Patterns from time-related metrics are helping a publisher learn about its readers' preferences and habits.
In an INMA Big Data post, Dagens Nyheter editorial data scientist and analytics team lead Lovisa Bergström shows what can be learned from changes in reader behaviour, including those driven by external factors such as pandemic restrictions.
Behavioural analysis is also a simple way to shift to a more outside-in perspective on your publication schedule and trigger internal discussions, she says.
"The goal is to publish our articles when they have the best possible chance of being read - by many readers and to the end of the article - converting new subscribers, and being shared."
Examples include the times when readers have enough time to finish long articles, when they usually come from organic search, and what kinds of articles they tend to look for.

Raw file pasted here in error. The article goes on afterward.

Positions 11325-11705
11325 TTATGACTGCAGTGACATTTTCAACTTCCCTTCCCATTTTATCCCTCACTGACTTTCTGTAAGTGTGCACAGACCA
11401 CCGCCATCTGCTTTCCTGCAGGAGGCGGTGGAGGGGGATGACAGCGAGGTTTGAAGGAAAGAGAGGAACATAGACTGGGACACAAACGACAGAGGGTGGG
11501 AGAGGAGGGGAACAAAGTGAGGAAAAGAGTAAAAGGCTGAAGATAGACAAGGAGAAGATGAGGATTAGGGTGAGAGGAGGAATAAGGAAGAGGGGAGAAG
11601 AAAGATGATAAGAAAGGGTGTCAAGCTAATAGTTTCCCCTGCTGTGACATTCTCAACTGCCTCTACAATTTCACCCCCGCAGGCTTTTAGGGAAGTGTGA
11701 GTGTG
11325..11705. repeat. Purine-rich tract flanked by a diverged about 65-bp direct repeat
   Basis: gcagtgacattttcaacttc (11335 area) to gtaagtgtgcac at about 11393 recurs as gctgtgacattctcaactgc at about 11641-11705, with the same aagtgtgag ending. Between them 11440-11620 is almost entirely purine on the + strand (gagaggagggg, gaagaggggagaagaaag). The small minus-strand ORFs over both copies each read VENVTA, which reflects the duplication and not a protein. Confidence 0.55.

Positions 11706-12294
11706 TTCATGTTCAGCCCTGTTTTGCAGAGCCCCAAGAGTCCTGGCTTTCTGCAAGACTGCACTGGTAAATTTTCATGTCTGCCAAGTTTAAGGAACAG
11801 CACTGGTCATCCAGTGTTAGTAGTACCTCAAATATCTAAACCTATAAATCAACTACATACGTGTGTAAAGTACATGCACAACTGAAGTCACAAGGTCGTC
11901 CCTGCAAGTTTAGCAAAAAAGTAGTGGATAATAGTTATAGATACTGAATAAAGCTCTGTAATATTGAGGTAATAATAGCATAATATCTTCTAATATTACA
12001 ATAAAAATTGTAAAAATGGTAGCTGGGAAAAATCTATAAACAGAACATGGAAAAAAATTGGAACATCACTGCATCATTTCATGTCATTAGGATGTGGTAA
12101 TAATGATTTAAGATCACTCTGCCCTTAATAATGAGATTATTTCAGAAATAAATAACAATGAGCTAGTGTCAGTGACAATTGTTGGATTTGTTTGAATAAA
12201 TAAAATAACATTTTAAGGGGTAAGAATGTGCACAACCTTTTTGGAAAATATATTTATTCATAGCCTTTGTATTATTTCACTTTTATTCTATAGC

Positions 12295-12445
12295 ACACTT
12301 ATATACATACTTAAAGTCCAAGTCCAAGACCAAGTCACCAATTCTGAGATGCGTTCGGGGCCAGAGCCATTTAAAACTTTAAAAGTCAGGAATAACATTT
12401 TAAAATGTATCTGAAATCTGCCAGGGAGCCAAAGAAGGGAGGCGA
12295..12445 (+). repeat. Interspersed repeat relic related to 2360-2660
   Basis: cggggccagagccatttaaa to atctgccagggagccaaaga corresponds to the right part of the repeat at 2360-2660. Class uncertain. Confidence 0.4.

She urges users to agree on the question to be answered, and choose metrics and a timeframe accordingly. "Behaviours change, and you don't want to draw conclusions from obsolete patterns and outdated data," she says.
To avoid specific news events that affect your numbers, exclude outliers for each slot, perhaps by limiting outliers to three standard deviations.
The "fun part" is the visualisation and conclusions, and Bergström advises plotting each slot in chronological order, typically with heat maps in which weekdays are on the x-axis and hours on the y-axis, plotting both average and the percentage change.
Experiments with different selections can follow, with heatmaps of different metrics side by side. She recommends Jupyter Notebook and Google Colab as good notebook tools, which can be shared within an organisation and are very time efficient to run and configure while it's in place.
Then there are questions about correlation and causality: Do readers spend time because of long articles, or do we publish long articles at specific times because readers spend so much time on our page then?
With data fuelling the discussions, the analysis delivers new perspectives and a basis for internal discussion. See the full post here.